References:

Berger, K. S. (2012). The developing person through childhood (6th ed.). New York, NY: Worth Publishers.

Humanitarian Action for Children (2014, January). In Colombia. Retrieved September 27, 2014, from http://www.unicef.org/appeals/colombia.html

Payne, R. K. (1996). A Framework for Understanding Poverty (Fourth ed., p. 4). Highlands, TX: aha! Process, Inc.

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5 thoughts on “Poverty and the Effects on Children

  1. Renee,
    I had to read your post more than once. Oh my gosh, what a story. I wonder if the 11 year old used a coping mechanism or has become desensitized to the violence having seen so much of it. My cousins (retired now) taught kindergarten and first grade in a school in a low income neighborhood. They always wanted to do what they could to help these children and families. They were amazing teachers. The example they set made me want to be a teacher.

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  2. Dear Renee,

    Thanks for your sharing. The story really touches my heart and stimulate my thinking. I read it three times in order to I have a clearly understanding.

    Actually, in a family, if the gap between property and richness is obvious which also affect children’s development. For example, my cousin( my little aunt’s daughter) was born and raised in a poor and devoiced family. I can notice that she tried to please every one and pay a particular attention to her behavior and words. She can not express what she like and she can not ask what she should get. She thought every one surrounding her will laugh at her because she was poor and she only had one parent to support her. She can not get a warmth, but she is eager to get a completed family. That is why she got a baby and then got married when she was 20.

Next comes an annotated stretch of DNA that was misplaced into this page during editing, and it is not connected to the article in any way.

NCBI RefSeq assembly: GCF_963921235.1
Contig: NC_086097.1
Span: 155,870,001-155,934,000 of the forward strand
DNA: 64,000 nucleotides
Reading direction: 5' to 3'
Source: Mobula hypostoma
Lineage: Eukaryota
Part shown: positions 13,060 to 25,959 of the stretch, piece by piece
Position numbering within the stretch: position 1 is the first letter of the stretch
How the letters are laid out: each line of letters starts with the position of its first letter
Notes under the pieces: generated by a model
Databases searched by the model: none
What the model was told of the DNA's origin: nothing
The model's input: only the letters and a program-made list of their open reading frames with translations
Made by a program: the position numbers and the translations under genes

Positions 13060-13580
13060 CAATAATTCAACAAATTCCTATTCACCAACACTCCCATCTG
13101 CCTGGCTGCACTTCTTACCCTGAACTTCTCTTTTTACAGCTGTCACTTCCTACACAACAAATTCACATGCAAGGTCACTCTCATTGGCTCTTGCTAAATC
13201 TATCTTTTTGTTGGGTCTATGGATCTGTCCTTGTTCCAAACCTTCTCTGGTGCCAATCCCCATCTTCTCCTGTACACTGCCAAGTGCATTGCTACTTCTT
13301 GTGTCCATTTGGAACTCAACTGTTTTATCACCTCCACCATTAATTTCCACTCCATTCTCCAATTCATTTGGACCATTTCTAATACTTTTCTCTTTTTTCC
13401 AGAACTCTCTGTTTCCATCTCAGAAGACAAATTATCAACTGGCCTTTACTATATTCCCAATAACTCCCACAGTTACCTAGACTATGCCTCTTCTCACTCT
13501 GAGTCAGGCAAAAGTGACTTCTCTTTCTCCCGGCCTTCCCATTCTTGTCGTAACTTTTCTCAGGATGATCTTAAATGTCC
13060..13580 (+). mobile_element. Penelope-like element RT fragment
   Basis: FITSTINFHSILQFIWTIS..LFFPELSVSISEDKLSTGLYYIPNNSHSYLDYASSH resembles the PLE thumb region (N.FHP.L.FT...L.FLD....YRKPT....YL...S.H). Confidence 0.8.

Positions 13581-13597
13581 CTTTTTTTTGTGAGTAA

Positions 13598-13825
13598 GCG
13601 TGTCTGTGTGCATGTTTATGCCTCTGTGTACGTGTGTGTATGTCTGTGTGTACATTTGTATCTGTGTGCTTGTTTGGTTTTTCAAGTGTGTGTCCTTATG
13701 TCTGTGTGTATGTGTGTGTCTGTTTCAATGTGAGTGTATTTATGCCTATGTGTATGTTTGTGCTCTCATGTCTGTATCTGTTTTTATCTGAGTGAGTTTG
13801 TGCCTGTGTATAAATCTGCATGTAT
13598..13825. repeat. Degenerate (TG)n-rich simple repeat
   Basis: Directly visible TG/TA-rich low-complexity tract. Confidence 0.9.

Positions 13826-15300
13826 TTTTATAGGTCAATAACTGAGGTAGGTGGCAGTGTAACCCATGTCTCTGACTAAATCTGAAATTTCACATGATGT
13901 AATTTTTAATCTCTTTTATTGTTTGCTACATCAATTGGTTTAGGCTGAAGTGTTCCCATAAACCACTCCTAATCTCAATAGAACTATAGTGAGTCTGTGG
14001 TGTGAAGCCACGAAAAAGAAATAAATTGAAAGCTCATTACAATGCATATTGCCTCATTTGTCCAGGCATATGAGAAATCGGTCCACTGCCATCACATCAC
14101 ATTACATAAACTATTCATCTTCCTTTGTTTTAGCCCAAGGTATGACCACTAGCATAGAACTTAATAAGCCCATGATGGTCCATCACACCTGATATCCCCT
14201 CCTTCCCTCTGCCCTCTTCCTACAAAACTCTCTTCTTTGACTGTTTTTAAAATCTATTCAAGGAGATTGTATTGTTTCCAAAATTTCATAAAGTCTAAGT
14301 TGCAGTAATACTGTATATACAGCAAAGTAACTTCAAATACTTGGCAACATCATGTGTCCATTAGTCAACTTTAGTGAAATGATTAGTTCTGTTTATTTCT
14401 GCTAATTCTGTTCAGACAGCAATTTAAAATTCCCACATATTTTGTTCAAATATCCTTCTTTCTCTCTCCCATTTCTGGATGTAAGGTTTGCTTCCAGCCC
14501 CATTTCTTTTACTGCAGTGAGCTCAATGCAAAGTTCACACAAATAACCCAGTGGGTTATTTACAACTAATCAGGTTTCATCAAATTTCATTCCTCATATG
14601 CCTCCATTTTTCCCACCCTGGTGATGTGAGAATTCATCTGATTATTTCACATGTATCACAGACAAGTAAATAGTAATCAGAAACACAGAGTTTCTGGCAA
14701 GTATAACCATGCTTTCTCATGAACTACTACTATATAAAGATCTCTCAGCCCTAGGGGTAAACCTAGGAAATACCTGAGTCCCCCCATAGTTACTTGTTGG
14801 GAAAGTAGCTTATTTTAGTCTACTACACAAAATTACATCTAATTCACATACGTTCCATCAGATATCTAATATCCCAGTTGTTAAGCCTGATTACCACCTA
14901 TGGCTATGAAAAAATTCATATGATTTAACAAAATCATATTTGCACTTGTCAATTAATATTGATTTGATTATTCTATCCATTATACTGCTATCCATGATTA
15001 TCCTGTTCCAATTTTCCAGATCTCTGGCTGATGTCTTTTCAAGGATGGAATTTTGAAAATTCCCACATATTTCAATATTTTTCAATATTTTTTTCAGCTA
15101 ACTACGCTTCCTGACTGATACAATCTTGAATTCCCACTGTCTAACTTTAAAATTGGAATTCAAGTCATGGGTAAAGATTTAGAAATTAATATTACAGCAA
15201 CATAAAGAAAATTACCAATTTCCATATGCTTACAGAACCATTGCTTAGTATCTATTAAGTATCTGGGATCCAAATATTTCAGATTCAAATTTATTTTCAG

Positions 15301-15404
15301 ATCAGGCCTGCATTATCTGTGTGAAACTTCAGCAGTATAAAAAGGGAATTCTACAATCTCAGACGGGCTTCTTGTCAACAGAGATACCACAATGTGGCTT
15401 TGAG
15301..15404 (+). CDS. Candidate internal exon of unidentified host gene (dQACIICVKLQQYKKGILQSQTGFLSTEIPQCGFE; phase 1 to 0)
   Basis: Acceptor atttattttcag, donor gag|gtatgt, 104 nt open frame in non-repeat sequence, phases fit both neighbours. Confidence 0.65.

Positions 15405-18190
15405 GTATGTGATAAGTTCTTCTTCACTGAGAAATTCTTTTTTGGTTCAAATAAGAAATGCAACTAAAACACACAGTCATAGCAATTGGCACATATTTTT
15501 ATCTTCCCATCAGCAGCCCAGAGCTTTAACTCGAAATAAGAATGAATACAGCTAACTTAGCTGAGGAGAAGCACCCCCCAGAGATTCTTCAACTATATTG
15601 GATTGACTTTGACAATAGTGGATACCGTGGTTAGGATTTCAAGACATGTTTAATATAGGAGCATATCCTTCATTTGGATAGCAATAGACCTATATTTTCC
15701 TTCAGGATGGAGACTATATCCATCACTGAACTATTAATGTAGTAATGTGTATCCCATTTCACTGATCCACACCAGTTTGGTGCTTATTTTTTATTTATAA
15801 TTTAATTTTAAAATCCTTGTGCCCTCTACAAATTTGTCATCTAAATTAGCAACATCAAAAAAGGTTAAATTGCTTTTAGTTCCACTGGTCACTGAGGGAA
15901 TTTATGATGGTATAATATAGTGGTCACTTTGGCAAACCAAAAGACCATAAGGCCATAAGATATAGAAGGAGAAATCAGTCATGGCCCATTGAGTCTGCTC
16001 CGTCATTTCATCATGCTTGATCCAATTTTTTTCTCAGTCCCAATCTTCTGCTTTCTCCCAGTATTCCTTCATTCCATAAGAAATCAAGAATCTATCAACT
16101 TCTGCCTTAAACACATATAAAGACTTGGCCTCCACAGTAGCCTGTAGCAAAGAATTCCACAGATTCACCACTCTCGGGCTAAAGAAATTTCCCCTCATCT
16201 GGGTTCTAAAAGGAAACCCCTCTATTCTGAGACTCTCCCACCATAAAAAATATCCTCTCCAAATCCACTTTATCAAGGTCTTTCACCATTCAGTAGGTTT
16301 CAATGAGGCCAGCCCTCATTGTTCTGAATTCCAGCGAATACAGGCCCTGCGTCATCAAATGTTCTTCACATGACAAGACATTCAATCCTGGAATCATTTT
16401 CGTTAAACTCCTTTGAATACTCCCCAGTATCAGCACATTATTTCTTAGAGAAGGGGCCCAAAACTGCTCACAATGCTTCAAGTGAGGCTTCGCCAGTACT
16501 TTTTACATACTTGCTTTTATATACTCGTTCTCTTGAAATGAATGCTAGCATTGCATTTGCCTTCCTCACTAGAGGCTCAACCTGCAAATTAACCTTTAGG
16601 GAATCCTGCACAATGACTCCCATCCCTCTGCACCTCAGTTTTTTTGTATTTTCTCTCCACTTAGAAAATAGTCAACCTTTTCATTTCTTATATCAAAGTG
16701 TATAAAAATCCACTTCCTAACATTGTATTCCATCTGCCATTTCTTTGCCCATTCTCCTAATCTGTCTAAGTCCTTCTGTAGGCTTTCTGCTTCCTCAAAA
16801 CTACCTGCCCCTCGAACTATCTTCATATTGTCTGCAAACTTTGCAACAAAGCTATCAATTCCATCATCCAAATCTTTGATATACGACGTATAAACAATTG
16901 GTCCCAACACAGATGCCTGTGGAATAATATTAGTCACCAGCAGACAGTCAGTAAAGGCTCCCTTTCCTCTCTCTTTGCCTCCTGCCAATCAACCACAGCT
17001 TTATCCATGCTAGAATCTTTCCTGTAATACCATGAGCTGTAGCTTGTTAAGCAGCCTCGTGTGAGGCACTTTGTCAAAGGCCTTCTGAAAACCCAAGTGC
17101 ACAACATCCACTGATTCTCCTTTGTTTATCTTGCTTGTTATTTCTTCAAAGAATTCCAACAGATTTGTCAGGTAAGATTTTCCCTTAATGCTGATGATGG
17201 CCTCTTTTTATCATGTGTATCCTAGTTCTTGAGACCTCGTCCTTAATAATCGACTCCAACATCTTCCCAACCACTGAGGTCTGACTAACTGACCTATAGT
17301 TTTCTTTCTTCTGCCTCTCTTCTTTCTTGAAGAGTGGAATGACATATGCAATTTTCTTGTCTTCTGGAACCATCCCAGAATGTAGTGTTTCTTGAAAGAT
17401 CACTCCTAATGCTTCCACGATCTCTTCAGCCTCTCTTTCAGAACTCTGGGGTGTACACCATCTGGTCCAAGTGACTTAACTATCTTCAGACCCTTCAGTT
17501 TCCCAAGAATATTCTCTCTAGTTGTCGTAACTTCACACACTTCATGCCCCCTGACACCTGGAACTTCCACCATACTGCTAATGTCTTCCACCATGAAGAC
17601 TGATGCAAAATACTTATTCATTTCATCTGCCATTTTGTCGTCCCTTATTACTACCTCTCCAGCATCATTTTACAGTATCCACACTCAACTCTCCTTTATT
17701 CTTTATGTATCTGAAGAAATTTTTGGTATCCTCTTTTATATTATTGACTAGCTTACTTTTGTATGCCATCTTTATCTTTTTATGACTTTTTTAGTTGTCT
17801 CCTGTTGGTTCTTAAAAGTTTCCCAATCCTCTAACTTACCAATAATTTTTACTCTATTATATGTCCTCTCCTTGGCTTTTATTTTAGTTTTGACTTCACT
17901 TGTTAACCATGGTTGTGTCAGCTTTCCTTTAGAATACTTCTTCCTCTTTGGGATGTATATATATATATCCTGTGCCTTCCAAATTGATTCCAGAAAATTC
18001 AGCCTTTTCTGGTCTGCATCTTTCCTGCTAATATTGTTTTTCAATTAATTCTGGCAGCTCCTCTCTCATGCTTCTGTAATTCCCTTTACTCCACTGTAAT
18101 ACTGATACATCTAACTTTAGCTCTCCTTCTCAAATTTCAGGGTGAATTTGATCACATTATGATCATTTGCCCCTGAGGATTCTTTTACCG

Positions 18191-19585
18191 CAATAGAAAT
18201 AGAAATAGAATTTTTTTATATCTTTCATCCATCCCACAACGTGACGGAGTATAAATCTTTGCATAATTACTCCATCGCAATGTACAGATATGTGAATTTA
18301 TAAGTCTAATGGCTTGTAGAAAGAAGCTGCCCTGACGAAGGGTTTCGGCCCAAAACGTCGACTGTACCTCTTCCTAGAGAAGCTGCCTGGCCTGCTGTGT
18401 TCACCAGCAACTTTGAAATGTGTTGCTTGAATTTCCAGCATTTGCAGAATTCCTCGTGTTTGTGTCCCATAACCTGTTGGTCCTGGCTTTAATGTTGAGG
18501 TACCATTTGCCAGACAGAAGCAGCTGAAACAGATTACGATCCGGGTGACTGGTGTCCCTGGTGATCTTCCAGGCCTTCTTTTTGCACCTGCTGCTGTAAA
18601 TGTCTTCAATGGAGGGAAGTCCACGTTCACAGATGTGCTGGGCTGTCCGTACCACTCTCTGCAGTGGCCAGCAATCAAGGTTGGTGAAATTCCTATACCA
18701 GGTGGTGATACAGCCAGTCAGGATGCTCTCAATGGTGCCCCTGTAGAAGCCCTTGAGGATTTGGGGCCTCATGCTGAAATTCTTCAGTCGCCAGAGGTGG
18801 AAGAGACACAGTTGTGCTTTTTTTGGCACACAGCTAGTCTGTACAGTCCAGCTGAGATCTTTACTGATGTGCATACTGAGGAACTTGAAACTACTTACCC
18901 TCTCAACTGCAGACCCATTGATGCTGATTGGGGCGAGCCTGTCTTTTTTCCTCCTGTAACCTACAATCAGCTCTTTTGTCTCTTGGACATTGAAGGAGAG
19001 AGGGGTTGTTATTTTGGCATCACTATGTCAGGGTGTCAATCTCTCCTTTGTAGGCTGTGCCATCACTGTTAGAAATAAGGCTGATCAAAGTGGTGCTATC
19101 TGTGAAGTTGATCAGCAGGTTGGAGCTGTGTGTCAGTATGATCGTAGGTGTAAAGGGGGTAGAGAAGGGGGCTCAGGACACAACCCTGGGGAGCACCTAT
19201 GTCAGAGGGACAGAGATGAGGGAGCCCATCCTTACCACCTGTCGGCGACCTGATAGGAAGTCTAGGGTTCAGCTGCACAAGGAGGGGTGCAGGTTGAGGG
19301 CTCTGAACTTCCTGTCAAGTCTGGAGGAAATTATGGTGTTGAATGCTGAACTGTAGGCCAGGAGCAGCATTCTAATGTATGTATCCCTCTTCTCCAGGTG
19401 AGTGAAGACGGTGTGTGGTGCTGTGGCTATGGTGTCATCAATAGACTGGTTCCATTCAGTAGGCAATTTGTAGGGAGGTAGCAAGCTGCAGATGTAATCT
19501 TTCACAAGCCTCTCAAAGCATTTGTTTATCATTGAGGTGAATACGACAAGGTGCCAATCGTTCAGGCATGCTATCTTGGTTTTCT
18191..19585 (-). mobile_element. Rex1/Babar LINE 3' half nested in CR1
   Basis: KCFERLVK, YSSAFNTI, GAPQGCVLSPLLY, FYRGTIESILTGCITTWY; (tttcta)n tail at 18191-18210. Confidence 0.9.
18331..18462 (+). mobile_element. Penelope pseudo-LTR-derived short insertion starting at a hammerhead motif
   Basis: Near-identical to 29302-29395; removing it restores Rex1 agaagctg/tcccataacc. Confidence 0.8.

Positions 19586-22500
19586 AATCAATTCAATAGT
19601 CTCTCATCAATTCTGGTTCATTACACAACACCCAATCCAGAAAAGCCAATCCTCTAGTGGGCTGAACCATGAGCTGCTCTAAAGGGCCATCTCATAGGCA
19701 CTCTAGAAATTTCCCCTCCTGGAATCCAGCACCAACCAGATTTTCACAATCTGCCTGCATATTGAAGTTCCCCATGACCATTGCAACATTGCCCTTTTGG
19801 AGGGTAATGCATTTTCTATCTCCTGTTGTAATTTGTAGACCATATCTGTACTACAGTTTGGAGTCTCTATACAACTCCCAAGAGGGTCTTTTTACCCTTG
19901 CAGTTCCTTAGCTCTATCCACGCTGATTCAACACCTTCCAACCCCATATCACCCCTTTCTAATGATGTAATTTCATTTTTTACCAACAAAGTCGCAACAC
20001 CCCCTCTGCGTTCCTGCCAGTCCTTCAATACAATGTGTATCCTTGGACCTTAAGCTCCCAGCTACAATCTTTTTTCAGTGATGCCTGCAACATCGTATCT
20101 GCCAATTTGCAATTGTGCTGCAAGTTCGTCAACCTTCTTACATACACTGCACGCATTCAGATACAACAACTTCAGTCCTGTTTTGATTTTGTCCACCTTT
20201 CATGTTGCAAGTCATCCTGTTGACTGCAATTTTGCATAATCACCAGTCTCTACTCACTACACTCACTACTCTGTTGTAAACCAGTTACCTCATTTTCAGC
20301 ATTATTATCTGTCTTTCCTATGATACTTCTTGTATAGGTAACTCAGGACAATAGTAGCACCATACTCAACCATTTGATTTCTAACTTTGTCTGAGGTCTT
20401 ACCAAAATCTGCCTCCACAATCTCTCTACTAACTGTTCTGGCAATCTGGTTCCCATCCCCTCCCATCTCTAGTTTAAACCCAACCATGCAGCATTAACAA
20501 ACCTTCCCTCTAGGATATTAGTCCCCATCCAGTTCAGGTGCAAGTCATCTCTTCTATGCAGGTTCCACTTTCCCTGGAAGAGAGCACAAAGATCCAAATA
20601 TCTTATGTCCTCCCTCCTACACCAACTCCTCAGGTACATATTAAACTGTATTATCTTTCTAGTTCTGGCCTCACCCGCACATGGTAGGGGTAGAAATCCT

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  3. Mrs.Rowan,
    To have such a shocking situation explained by young children had to be heart breaking. However, I feel that children growing up in circumstances such as theirs need these coping skills to surface early in order to deal with the few; i.e. school, normal situations they deal with. In a lot of cases school is a place of refuge.

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  4. Renee,
    I think that educators need to remember that often, our schools are the only place where children get what they need from food to consistency and attention. Its so important that adults in these places of refuge and education keep in mind that they are also agents of that refuge. We aren’t there to demean or use them.
    My heart goes out to children in situations like those you mentioned — I’ve seen plenty of them myself as well.

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  5. Renee,

    What an eye opening (awful) story. I have only worked in areas where money wasn’t an issues, but other things were. I on the other hand, started my elementary years in an underprivileged area, so I’m not too unfamiliar with similar situations. It’s situations like this that give me that much more motivation to get back into the early childhood field and be the greatest educator I can be. Thank you for sharing this very personal story.